O Christmas Tree, O Christmas Tree
Editor's Note: This latest submission for the "Senior Class" column is from Lucille LaGesse, Superior. * * * The tree has always been special; our family reminisces about it every time Christmas comes around. The year was 1964 and it was the year...
Editor's Note: This latest submission for the "Senior Class" column is from Lucille LaGesse, Superior.
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The tree has always been special; our family reminisces about it every time Christmas comes around. The year was 1964 and it was the year that we almost didn't have a Christmas tree.
It happened like this: On Dec. 16, I reminded my husband, Bob, that it was time to get our tree. "Plenty of time," said he. I gave him the same reminder on Dec. 17, 18, 19, 20, with the same answer. "Plenty of time."
The morning of Dec. 21 tipped the situation that the time was right ... "I'll get the tree right after breakfast."
It was high noon when my Mister came home; he stood with his hands in his pockets in the kitchen doorway and I knew by his stature something was wrong. "I've looked everywhere ... at all the tree lots... and there's not a tree in town."
My thought was it's the "no room at the inn" again and my heart literally sank to my knees. I felt so badly for my husband, too, that all I said was "I can live without a tree, but the children will be disappointed." Our family numbered six at the time (we would later number 7) and I stood trying to imagine how it would be without a tree: no pine scent in the house, no bright lights in the corner of the living room, and worst of all, no tree under which to place the children's gifts for opening on Christmas.
We were both still reeling from the reality of the "no tree," problem, when the phone rang. I heard a man's voice say, "Bob, can you use a couple of trees?"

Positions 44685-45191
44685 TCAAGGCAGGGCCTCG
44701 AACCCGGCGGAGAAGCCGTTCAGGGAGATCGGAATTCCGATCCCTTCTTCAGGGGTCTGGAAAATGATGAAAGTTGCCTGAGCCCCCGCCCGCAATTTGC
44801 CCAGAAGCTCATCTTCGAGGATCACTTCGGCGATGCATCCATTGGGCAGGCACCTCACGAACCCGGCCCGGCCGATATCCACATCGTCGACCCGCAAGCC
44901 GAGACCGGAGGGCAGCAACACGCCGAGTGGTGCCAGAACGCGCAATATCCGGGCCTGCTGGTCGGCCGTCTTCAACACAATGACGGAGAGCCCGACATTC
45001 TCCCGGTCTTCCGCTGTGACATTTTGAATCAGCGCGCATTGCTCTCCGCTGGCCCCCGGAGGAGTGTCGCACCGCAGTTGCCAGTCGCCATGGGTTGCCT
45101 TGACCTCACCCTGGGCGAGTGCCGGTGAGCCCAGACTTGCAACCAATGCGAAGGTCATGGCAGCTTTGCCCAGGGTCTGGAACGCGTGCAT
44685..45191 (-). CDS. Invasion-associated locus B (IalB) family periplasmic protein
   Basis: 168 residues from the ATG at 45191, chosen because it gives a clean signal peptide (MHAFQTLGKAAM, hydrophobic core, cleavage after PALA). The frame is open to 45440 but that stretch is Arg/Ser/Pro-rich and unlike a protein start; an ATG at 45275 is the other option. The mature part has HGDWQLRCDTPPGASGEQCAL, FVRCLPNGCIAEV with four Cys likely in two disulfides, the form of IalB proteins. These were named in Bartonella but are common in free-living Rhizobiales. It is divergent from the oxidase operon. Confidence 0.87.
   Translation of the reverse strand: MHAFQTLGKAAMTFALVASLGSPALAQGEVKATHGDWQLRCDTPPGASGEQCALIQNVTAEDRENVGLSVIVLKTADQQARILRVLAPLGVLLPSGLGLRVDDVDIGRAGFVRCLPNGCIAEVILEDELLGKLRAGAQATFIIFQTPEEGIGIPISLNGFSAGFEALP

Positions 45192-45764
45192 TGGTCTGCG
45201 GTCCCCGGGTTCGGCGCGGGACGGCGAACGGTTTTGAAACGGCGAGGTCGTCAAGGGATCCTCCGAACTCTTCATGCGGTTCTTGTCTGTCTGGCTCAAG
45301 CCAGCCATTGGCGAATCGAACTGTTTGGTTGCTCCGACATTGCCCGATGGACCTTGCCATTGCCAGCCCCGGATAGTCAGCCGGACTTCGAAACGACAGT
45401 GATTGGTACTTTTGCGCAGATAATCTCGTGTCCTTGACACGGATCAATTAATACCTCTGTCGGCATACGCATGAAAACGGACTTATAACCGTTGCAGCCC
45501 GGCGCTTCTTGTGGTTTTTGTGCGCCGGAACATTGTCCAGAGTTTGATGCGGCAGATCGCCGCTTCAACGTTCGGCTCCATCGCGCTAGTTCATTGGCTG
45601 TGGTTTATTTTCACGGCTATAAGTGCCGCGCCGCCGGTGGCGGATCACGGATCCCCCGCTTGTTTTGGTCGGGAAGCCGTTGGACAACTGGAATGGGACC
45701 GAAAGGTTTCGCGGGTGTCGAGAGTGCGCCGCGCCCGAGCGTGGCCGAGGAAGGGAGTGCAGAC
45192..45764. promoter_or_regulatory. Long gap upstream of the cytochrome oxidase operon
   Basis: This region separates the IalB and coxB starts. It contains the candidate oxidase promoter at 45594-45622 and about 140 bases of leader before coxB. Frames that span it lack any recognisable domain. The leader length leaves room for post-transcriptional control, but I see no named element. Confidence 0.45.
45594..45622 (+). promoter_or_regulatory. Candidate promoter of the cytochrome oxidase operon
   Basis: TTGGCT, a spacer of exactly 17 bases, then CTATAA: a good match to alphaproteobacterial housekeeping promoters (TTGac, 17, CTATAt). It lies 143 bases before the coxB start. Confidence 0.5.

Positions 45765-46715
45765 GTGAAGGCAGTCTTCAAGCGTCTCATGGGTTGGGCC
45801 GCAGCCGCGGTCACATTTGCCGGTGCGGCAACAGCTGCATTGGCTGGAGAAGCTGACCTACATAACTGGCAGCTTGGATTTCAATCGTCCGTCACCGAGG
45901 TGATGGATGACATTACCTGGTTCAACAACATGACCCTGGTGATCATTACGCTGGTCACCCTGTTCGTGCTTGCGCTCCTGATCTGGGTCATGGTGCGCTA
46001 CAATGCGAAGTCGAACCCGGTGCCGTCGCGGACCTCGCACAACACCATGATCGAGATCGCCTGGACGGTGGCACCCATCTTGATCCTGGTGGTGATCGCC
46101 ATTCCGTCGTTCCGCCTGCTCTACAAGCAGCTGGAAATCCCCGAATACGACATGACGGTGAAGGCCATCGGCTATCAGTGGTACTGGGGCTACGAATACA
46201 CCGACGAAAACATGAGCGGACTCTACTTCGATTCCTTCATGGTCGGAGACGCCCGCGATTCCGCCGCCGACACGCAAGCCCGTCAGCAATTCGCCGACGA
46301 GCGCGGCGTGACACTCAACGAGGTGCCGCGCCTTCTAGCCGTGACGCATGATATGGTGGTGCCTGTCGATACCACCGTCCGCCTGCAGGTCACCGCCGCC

"I think you just saved my life, Greg."
Greg was a friend and co-worker with my husband on the railroad. He had cut two trees that didn't quite meet his wife's expectations and did we want them? Did we! We packed up the children and headed for the country to salvage those trees and, literally, our Christmas.
We chose the tree that was best for our home and lost no time working at decorating it. Enter the second phone call. This time it was Bob's cousin, Mary, and she sounded sort of panicky. "Do you know where I can get a tree?" It was eye-rolling time on my part when Bob informed her "Don't worry, I have an extra one."
That tree from heaven was the loveliest tree we ever had. We have had bigger ones, greener ones, fuller ones, but none has been its equal. It filled our hearts and home that year, and the "extra" tree gave us the chance to turn around and help another who, unfortunately, had also procrastinated a bit.
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The "Senior Class" column is a forum open only to seniors who wish to share remembrances with other seniors and those who care about them, those who can best understand what it all means and how very important it all is. We invite all our other senior readers to submit similar written memories of a graduation, birthday, holiday or other special occasion, recollections of what life was like when they were young, historical items of interest, etc. Send your submission to "The Senior Class," c/o Editorial Department, The Daily Telegram, 1226 Ogden Ave., Superior, Wis., 54880.